Perhaps the best element of the film is the way that this pervasive sense of loss is extended, surprisingly, into the Israeli occupation and conflict with the Palestinians. Though not a film about that protracted conflict, a narrative about homelands, futures, memories, and losses can’t help but reflect back on it, and Levanon and Rohrer do not shy away from it, nor do their subjects, who offer bald and competing commentary. Dan mentions the Israeli state as apartheid, leveraging it as part of his reasons for leaving, while Guy, in a kind of bitter apprehension, which he refers to elsewhere as a “Holocaust state of mind,” informs his fiance that Israel won’t disappear without taking the entire world with it, including Austria, to which her only possible reaction is a kind of frozen, conciliatory smile. Israelis, meeting with Germans and Autrians both in Israel and Vienna, can’t help but bring up the occupation, always reflecting back on it, and Guy clearly states that the migrant crisis makes existence in Austria, for him, a no-win situation, opining that between a far right government that hates immigrants and a far left one that’s comprised of immigrants (a bit of a historical stretch), both would have no place or even liking for him. These conversations all begin to feel a lot like variations on a theme of identity politics, which moves towards exposing both the weaknesses of this kind of thinking as well as its necessity–for everyone involved, the question of their identity, layered across ethnicities, nationalities, religions, and political persuasions, has a palpable weight, carrying as it does, in very recent and somewhat distant history, the potential for death and violence. To be a Jew is to be in exile, except in Israel, but to be Israeli is to be an oppressor, except in Europe, where one is in exile. To be European is to face that same dichotomy, a historical legacy of violence and oppression, an alienation from your background because of its nature, and yet to be where everyone else wants to be, and to walk through the world with astounding advantages. Though their specter is omnipresent, at no point do we hear the perspective of any Palestinians or any refugees fleeing the violence in the Middle East, exposing a serious lack in the attempt to make this a complete interrogation of these ideas of homeland and exile. Every scene makes reference to our era’s current scapegoat population but missing their own voices renders their existence into a kind of metaphor for the Israelis and Austrians we’re following. I’ll own that this is a tough bind, as it would entail a great deal of additional work and footage, not to mention extensive restructuring but the alternative, rendering this already marginalized population voiceless and allowing only a cursory examination of the contemporary equivalent of our subjects, is morally dubious at best.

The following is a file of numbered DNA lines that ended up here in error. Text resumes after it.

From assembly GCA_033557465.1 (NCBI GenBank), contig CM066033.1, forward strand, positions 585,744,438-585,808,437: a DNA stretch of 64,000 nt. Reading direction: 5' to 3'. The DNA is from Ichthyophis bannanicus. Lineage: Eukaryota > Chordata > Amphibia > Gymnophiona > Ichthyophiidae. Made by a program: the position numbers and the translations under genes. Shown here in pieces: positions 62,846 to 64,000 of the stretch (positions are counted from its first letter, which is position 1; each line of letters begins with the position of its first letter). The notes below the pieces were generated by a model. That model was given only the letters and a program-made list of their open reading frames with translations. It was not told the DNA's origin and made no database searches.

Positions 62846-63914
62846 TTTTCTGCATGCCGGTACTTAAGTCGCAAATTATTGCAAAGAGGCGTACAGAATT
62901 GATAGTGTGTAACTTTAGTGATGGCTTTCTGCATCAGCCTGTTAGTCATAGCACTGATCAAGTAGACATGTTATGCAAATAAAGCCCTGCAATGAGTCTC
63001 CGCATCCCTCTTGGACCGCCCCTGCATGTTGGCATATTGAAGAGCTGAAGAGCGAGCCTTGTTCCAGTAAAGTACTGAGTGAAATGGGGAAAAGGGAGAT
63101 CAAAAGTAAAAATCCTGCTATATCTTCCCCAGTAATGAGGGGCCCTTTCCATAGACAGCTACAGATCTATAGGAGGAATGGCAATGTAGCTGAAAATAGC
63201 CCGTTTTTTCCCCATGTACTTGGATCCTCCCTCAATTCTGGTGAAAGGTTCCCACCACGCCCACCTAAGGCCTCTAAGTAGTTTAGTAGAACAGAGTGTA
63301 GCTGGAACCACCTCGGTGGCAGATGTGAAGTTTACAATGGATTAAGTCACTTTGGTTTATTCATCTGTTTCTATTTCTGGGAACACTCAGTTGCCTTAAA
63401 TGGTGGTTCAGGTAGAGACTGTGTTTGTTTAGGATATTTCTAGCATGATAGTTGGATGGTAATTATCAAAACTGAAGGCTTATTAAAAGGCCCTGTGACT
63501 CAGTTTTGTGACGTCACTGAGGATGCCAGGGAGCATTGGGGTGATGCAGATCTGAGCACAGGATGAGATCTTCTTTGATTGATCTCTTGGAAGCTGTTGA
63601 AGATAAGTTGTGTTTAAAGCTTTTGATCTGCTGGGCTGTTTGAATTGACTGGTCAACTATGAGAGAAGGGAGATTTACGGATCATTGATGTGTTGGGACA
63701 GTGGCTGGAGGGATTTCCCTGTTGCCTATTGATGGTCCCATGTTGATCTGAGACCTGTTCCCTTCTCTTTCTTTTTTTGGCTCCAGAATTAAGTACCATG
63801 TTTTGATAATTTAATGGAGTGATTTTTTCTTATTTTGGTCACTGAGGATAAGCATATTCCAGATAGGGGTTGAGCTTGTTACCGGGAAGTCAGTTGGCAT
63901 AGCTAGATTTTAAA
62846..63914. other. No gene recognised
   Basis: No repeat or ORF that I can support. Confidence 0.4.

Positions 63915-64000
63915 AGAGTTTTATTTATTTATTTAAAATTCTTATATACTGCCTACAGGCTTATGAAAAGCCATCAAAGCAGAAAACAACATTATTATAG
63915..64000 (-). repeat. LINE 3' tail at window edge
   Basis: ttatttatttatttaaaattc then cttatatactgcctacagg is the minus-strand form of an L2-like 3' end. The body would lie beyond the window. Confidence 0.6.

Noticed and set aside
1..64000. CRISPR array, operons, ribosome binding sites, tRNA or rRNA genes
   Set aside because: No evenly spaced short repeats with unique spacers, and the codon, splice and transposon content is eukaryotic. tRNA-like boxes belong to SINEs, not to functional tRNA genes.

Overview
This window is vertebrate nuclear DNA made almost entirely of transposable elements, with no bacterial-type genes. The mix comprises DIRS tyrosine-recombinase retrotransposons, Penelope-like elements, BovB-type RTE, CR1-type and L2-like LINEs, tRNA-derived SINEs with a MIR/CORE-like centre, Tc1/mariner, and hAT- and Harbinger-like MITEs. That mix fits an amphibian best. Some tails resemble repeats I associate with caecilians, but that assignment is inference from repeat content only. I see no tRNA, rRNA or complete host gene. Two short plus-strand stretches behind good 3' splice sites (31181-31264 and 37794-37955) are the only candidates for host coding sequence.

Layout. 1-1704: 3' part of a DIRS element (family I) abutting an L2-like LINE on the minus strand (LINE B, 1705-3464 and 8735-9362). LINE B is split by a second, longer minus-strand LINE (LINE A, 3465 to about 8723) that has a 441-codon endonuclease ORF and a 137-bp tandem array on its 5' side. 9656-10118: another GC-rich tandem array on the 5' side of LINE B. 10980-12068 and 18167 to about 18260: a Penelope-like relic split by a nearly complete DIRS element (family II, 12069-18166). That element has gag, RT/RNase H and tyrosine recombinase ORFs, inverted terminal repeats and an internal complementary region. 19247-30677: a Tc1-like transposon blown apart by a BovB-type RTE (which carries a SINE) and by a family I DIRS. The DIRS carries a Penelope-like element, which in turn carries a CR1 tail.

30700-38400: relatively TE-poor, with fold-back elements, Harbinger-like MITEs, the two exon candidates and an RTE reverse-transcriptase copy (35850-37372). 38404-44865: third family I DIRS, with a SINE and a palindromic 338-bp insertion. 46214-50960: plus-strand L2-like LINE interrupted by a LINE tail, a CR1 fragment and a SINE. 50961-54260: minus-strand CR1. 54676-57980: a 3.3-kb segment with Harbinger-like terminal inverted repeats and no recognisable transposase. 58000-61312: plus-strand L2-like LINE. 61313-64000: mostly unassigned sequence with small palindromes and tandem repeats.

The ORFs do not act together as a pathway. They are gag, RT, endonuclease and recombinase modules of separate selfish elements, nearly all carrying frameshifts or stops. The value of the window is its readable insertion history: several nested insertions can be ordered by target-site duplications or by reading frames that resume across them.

Ultimately, however, this is a deeply affecting film, and its willingness to delve into subjects that by nature have no objective answers, paired with astounding suffering, is truly to be admired. Though there’s some territory left unexplored that would have been particularly fruitful, what is explored is done so thoroughly and with powerful sympathy. I can’t say this is a hopeful film, but it’s an acutely human one, and it honors all of its subjects in the way the best documentaries do, helping to further the vital work of reckoning with the recent past and owning up to our place in it.